The custodians of Islam take the ban seriously, and they have constructed a large apparatus to keep infidels out. In The Saudis, Sandra Mackey's account of living in Saudi Arabia several years ago, she recalls trying to drive near Mecca (with her husband at the wheel, of course): "Billboard-size blue and white signs in both Arabic and English appeared along the road, warning non-Moslems to turn back." She saw religious authorities and Saudi policemen "lounging in a small wooden building adjacent to the road." Eventually, "we were forced off the road by one of the angry policemen." She was fined about $100 and turned away. (What's the penalty for actually being caught inside Mecca? The Saudi embassy refused to return calls.)
Ali Al-Ahmed, executive director of the Washington-based Saudi Institute, explains that these posts "check your religion, basically." He notes that, "if you're a Saudi, of course, there is no problem. But if you aren't, your ID says what your religion is." If you're wondering why it's not a problem if you're a Saudi, Ms. Mackey explains it best by quoting a passage from a Saudi hotel directory: "Islam is the official religion of Saudi Arabia. Churches of other religious denominations do not exist in the kingdom."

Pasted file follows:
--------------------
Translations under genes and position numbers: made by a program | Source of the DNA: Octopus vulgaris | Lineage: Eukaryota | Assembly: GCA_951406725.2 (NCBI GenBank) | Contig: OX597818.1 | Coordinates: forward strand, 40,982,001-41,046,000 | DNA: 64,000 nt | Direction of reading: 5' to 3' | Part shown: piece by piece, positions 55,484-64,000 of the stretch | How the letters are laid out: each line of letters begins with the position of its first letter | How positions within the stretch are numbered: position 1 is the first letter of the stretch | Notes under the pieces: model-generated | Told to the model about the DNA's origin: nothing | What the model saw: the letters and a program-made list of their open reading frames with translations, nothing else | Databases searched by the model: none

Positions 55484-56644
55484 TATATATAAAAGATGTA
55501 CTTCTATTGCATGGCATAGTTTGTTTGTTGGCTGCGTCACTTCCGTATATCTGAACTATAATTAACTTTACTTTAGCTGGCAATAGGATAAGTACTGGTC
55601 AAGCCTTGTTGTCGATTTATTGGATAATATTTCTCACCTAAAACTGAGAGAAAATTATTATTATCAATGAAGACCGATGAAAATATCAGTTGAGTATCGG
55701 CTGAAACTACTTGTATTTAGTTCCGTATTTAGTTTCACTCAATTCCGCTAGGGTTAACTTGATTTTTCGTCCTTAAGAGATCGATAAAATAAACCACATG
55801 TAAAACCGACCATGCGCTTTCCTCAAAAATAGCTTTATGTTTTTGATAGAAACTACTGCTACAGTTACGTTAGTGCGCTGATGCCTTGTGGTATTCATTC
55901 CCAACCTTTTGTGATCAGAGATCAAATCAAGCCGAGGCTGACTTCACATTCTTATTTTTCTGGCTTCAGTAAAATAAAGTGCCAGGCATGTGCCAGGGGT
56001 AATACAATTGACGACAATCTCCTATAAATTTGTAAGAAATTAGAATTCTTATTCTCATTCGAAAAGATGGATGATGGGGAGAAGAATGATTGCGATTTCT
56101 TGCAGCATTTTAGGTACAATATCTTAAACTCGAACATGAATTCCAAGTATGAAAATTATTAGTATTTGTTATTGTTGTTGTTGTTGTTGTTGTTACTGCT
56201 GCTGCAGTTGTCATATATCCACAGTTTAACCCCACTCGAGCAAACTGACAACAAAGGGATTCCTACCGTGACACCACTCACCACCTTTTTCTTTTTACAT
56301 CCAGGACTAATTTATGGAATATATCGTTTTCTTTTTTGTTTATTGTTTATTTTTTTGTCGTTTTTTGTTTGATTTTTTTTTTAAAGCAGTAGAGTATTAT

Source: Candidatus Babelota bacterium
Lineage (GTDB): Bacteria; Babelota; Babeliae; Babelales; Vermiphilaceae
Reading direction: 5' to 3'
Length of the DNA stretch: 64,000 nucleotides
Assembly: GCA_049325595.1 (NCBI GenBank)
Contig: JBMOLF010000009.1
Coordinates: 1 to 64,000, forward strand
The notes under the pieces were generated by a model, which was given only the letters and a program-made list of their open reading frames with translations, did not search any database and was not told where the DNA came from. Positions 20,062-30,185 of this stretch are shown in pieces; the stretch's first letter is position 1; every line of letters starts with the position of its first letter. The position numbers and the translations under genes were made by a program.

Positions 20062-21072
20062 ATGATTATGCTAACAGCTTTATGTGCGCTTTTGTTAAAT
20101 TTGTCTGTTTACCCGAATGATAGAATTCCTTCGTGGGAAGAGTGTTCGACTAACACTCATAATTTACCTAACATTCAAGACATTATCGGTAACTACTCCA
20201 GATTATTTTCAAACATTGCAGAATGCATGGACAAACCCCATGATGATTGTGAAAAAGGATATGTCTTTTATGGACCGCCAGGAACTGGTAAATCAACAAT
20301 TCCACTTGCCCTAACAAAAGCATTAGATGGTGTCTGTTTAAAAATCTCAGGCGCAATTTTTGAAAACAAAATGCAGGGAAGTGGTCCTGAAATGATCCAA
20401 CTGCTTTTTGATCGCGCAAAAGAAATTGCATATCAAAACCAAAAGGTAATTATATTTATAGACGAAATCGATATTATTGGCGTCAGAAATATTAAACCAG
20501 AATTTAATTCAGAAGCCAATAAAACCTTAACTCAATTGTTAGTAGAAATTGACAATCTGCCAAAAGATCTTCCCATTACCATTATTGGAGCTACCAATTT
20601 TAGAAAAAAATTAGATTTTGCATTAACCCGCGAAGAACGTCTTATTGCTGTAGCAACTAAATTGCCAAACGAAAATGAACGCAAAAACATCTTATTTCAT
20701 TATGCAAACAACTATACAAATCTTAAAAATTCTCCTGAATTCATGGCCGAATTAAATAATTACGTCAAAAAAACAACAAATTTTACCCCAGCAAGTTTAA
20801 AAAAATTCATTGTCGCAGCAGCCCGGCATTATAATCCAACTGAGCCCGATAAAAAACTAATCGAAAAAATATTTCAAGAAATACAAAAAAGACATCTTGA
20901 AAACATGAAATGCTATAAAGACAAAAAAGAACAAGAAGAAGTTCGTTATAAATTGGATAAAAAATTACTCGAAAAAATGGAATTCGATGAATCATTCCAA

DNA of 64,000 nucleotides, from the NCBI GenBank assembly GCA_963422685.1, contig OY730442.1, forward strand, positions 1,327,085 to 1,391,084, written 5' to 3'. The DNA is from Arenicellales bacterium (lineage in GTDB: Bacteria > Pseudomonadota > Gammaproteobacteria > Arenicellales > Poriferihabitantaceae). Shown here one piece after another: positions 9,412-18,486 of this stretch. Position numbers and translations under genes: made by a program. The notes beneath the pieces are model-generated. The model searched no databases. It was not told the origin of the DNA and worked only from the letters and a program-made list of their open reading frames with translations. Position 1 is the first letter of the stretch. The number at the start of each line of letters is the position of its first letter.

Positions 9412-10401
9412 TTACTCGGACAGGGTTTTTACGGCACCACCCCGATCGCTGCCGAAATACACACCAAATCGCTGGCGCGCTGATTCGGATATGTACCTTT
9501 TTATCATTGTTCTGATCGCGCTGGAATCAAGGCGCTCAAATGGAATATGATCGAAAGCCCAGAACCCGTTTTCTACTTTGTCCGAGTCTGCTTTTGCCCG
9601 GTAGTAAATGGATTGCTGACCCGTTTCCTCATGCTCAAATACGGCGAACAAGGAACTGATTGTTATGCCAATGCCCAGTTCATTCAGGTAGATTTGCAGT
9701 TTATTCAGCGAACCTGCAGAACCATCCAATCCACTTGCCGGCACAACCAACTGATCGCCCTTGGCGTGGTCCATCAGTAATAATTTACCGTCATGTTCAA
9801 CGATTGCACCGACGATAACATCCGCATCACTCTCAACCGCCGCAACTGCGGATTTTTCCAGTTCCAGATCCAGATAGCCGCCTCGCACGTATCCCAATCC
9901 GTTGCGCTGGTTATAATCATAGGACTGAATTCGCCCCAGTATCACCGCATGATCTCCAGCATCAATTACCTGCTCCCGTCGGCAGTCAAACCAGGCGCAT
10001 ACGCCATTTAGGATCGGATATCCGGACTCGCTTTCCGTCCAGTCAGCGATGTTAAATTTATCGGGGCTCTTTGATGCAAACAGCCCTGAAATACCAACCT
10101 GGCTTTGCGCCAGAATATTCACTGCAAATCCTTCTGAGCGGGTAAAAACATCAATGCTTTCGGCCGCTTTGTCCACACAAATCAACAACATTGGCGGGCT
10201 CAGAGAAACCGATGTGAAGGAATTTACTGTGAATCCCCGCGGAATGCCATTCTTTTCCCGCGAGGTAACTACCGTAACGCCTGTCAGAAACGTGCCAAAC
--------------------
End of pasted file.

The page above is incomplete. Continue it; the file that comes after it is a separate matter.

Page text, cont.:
Professor Nasr has a more benign view. When traveling to Mecca, drivers are stopped at a toll station, he explains (the city has no airport): "Somebody comes forward and looks and says, 'Are you all Muslims?' And the people will say 'yes' and they'll say, 'Go on.'" But "if the authorities become suspicious because someone doesn't look like a Muslim, they'll say, 'Recite the first chapter of the Koran' or some such thing which all Muslims know by heart."
It’s important to understand that this ban isn’t just for a single holy site, but for an entire metropolitan area. How seriously do the Saudis take it? This seriously: